ABSTRACT: Many HIV prevalence surveys are plagued by the problem that a sizeable number of surveyed individuals do not consent to contribute blood samples for testing. One can ignore this problem, as is often done, but the resultant bias can be of sufficient magnitude to invalidate the results of the survey, especially if the number of non-responders is high and the reason for refusing to participate is related to the individual's HIV status. One reason for refusing to participate may be for reasons of privacy. For those individuals, we suggest offering the option of being tested in a pool. This form of testing is less certain than individual testing, but, if it convinces more people to submit to testing, it should reduce the potential for bias and give a cleaner answer to the question of prevalence. This paper explores the logistics of implementing a combined individual and pooled testing approach and evaluates the analytical advantages to such a combined testing strategy. We quantify improvements in a prevalence estimator based on this combined testing strategy, relative to an individual testing only approach and a pooled testing only approach. Minimizing non-response is key for reducing bias, and, if pooled testing assuages privacy concerns, offering a pooled testing strategy has the potential to substantially improve HIV prevalence estimates.
    Full-text · Article · Feb 2013 · Emerging Themes in Epidemiology
  • Source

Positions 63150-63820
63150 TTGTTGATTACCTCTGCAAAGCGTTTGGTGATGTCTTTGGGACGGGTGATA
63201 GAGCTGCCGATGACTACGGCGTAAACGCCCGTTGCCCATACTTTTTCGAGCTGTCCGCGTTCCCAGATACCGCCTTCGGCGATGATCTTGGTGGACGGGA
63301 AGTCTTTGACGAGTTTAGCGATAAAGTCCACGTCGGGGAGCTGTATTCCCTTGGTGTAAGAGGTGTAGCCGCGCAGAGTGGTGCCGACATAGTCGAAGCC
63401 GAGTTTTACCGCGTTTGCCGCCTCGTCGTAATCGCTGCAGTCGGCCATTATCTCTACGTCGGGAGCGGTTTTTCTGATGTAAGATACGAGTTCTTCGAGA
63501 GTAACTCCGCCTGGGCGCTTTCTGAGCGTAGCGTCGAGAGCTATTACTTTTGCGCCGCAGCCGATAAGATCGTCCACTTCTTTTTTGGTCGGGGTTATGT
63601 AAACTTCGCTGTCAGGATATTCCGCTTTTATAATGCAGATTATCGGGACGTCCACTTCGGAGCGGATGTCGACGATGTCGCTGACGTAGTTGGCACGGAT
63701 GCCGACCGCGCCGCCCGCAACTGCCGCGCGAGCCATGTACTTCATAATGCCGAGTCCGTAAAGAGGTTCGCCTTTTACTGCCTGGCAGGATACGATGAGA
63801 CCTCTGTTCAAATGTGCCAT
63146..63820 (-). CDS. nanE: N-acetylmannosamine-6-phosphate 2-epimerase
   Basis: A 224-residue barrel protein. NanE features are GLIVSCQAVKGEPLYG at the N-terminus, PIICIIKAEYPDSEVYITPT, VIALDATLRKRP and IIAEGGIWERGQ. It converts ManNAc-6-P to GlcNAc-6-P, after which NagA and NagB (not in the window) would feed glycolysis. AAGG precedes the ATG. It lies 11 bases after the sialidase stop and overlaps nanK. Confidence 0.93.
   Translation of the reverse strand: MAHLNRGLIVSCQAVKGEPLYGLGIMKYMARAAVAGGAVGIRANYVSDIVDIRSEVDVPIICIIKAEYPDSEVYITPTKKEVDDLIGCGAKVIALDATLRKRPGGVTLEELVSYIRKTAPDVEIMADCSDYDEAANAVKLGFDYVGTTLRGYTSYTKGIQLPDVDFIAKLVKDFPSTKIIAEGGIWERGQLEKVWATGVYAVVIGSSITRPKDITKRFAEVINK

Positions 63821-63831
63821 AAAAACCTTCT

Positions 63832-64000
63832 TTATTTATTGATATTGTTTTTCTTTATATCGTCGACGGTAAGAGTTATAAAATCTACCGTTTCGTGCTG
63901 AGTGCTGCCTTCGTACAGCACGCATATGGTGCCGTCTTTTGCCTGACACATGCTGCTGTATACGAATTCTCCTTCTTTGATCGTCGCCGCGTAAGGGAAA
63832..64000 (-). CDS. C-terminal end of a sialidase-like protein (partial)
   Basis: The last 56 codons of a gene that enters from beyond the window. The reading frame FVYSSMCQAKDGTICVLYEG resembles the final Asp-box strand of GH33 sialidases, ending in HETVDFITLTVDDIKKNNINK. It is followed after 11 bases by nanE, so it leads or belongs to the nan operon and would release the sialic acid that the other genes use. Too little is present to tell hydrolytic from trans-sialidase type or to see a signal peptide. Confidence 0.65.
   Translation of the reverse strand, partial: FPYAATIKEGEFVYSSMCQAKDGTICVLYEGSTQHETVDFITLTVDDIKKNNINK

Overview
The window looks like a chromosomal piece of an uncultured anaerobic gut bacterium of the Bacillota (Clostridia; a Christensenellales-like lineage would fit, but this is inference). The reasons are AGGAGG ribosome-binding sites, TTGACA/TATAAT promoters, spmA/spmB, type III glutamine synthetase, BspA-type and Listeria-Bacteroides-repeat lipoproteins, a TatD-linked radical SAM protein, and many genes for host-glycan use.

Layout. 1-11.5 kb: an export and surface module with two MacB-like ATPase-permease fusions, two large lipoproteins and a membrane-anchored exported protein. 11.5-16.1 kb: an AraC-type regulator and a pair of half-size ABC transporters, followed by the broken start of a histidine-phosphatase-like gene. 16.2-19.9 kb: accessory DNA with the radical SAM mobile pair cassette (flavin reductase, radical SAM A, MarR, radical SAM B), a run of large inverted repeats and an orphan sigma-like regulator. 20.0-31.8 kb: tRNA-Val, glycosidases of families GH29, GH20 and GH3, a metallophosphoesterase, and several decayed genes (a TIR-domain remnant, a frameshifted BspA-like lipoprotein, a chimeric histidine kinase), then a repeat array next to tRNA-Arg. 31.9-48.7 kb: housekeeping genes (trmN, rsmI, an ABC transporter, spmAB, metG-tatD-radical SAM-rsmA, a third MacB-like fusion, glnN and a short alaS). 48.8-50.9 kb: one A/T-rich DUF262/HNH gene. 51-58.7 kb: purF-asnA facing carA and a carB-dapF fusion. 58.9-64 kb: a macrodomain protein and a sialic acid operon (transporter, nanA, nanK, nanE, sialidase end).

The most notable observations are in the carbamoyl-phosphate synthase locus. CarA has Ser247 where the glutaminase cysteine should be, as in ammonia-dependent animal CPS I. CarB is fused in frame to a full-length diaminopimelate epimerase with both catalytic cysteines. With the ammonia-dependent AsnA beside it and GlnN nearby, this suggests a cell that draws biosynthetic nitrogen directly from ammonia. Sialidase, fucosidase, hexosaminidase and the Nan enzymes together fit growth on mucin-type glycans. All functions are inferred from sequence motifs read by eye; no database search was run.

• "The authors recommend using likelihood techniques; however, they caution that the 'numerics can be delicate'. factors is likely to exhibit large measurement errors, and therefore including these factors as explanatory variables in regressions can produce biased estimates and unreliable results (Curtis and Sutherland, 2004). Obtaining accurate results is critical because the results have a potential impact on policy formulation. "
    [Show abstract] [Hide abstract]
    ABSTRACT: Using data from the Demographic and Health Survey, this article analyses the relationship between HIV status and the socio‐economic and demographic characteristics of adults in Lesotho, Malawi, Swaziland and Zimbabwe. It constructs the risk profile of the average adult, computes the values of age, education and wealth where the estimated probability of infection assumes its highest value, and determines the percentage of adults for whom these three factors are positively correlated with that probability. It finds that in all four countries: (i) the probability of being HIV‐positive is higher for women than for men; (ii) the likelihood of infection is higher for urban than for rural residents; and (iii) there is an inverted‐U relationship between age and HIV status. Also that, unlike gender, rural/urban residence and age, the relationship between the probability of infection and wealth, education and marital status varies by country. The results provide support for country‐specific and more targeted HIV policies and programmes.
    Full-text · Article · May 2012 · Development Policy Review
Show more